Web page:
Friday, September 26, 2014

How to stencil a star-spangled wall

I'm back with another finished DIY project, one of my favorites thus far: a black-and-gold, star-spangled feature wall.


I've had some requests for a little tutorial, so here you go, complete with before and after.

The before was a boring, blank, "half-wall" that you see right when you walk in the front door.



It's a total snooze-fest, especially in contrast to the funky decor on the other side of the room:


And come on, with this dapper dude selling the decor? Perfection.


I've had my eye on some bold graphic wall treatments for a while, toying with a stark black-and-white geometric pattern. I played around with some ideas using Photoshop, but my kind and tactful Facebook friends unanimously voted them down, saying (more or less) that it was an assault on the eyeballs.



I still love them, but ... point taken. Then I started seeing a lot of eight-point metallic stars in home decor, and my wheels started turning. I set out to stencil them on my very own living room wall.

It was quite the project, seeing as how I had to work everything in between my kids' naps, but it was a project so worth doing. Here's how to get the job done, step by step.

1. Prime. Since I wanted a black wall, I knew the surface beneath had to be completely smooth without any color variations. I used a tinted primer in a deep shade of plum so nothing would show.


2. Paint. To make the metallic stars pop, I wanted a matte black paint. I used chalkboard paint for that effect, and it worked beautifully. Since I already had a pint of black semi-gloss, I painted it over the primer and under the chalkboard to be sure everything would turn out super dark and smooth. This step was probably unnecessary, since the chalkboard paint covered everything so nicely.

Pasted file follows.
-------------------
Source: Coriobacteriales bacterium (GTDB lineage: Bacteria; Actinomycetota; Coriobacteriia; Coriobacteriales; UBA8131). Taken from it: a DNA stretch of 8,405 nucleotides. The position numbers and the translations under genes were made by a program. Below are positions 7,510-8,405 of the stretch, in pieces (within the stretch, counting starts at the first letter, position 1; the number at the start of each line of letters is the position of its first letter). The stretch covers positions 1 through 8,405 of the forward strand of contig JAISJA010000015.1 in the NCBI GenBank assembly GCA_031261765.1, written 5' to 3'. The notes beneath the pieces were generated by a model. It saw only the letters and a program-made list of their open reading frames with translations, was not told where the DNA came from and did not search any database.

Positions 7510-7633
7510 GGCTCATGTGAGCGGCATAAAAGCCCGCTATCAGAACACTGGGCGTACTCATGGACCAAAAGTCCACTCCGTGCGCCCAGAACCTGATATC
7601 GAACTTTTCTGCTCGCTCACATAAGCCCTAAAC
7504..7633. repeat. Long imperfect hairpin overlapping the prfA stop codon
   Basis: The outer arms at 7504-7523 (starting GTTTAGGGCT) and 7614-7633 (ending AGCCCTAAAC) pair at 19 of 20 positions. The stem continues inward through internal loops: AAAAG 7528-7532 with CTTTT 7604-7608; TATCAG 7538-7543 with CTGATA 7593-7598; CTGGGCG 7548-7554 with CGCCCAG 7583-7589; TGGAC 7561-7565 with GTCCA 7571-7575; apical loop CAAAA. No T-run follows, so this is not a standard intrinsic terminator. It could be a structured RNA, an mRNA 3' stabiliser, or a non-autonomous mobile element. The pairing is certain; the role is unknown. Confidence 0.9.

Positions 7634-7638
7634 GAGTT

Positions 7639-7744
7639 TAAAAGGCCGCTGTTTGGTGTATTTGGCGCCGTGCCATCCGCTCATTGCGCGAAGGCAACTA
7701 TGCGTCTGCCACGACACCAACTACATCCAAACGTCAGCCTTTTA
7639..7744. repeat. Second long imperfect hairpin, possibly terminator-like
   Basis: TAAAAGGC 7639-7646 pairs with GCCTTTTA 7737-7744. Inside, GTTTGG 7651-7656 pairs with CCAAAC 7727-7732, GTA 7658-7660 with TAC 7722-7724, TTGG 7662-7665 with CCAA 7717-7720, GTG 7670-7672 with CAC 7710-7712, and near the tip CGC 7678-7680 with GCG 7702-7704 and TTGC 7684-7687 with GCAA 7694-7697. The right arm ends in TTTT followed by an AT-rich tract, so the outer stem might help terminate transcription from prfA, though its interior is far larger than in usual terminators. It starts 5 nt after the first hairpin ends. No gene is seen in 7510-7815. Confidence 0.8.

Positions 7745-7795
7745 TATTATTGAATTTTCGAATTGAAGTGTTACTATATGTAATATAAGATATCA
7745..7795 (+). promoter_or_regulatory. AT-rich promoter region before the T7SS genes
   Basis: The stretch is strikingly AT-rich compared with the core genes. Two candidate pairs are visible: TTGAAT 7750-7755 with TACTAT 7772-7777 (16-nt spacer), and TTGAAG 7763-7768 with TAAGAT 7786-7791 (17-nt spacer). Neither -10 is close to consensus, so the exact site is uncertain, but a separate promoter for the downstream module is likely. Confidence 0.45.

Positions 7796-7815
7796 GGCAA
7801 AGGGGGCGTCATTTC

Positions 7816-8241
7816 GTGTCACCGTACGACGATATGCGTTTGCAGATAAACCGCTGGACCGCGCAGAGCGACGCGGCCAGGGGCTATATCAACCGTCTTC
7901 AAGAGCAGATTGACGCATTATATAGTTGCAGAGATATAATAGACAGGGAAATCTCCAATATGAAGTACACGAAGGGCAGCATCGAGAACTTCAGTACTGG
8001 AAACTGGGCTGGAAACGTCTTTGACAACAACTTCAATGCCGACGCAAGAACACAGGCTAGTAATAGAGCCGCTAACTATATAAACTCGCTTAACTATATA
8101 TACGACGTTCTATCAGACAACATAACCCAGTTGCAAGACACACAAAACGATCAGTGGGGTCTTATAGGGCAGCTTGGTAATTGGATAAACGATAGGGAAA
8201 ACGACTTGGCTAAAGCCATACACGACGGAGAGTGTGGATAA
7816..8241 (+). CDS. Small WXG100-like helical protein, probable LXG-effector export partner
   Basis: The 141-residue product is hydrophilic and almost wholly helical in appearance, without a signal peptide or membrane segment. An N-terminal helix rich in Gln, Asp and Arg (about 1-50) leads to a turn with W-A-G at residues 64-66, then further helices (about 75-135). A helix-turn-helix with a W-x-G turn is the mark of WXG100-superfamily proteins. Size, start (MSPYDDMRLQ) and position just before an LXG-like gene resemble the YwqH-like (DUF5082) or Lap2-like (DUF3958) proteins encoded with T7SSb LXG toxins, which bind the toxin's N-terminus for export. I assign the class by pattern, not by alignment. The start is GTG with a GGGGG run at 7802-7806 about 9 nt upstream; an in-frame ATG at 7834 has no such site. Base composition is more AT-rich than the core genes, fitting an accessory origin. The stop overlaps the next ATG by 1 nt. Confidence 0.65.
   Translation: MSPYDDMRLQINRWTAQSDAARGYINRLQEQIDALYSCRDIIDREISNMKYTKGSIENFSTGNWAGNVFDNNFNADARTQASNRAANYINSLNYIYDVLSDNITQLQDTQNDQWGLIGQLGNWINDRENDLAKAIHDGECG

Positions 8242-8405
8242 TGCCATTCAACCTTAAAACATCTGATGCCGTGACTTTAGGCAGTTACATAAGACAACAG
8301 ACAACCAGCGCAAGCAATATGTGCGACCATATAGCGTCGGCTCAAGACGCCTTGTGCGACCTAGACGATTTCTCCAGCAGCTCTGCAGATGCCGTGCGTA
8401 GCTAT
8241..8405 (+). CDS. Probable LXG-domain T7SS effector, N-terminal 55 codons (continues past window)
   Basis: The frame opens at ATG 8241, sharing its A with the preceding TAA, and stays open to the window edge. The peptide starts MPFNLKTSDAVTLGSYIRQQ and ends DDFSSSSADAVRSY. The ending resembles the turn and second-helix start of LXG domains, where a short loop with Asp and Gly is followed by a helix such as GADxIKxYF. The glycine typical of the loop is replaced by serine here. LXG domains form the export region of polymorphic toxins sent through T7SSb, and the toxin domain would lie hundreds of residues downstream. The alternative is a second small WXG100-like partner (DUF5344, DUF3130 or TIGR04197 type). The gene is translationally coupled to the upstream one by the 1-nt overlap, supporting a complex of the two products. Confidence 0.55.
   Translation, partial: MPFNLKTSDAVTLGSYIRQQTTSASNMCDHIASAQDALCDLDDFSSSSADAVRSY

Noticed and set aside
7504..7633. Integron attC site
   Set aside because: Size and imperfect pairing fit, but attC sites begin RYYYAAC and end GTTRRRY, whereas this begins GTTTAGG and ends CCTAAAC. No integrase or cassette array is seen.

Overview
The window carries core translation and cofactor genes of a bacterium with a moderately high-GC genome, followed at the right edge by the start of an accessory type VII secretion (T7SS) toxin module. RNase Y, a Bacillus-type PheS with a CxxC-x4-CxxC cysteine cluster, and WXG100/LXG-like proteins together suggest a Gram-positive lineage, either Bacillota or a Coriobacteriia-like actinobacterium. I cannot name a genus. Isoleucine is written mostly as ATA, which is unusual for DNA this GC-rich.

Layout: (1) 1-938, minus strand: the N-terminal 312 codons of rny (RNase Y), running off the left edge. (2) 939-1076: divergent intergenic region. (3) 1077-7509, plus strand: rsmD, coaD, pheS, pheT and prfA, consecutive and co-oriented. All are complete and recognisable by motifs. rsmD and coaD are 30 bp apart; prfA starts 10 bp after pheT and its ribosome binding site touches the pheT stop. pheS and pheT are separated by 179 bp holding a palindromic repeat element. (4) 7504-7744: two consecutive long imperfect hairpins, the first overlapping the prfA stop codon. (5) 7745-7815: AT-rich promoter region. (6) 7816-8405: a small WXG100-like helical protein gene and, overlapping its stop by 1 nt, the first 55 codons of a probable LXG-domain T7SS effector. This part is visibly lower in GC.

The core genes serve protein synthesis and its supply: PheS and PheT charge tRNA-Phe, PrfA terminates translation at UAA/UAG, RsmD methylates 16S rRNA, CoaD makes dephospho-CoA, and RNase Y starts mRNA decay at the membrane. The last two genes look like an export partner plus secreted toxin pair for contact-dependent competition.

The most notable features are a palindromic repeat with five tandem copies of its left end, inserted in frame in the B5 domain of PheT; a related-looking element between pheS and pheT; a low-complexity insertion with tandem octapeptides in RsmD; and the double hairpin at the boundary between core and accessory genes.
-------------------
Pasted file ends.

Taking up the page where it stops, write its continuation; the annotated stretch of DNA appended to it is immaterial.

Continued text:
3. Measure. With a repeating pattern, there is no room for error. Much to my chagrin, I had to face my old nemesis: math. I measured the wall, horizontally and vertically, then figured out how to evenly divide the wall. In this case, it turned out to be every 9 inches, again both horizontally and vertically. Next I got out a long ruler with a level and marked everything out with chalk — convenient, seeing as how I used chalkboard paint. I first drew vertical lines, then made little marks every 9 inches where the stars would go.

4. Test. I needed a visual cue to let me know that I was on the right track, since I couldn't judge the final product by tic marks alone. I found a graphic of an 8-point star online, printed several and cut them out, then taped them to the wall. It worked beautifully, so I set to work.


5. Stencil. I bought thick sheets of vellum at the craft store, conveniently located with all the other stenciling materials. I took one of my star cutouts and traced the design on a sheet, then cut it out using an X-acto knife. Using painter's tape, I taped it to the wall at my markings.

Now here's the tricky part: I had intended to use metallic craft paint because it's cheaper and has a beautiful shiny finish. Sadly, it wouldn't stick to the chalkboard paint. Latex and latex do not mix, and it wiped right off. The professional way to do this is to go to a specialty paint store and have them custom make metallic paint, but with lots of little kids always around, I had no time for that nonsense. So I went the ghetto way: I dug up some spray paint from the garage, sprayed a few squirts into a paper cup, and used a sponge brush to apply it to the wall.



The end result was gorgeous, but the process was a huge pain in the butt. I had to pop outside each time I filled the cup — which was frequently, because I could only put a few sprays in at a time. I got anywhere from 2-5 stars with 5-8 sprays. Then I'd move the stencil and back out I'd go, spray in the cup, and run back in and paint before it dried. In hindsight it would have taken me less time to drag the kids to Sherwin-Williams, but nevertheless, the job got done.


After the paint dried, I wiped the wall down one final time to remove the chalk, and finito!


I can't tell you how much I love this wall. I go in and stare at it several times a day. It just has a feeling to it, and you get that right when you walk into my home. This look probably isn't for everyone, but if you are looking to go bold, you can't go wrong with dark colors and bright metallics.





In the end it was completely worth the time, and the aggravation was only slight. Without the distractions of children and other duties, you could totally knock this out in a weekend. If you primed Friday night and painted Saturday morning, you could be stenciling by Saturday night and done by Sunday. And totally happy with it until the end of time ... or until you get bored and decide to start all over again.

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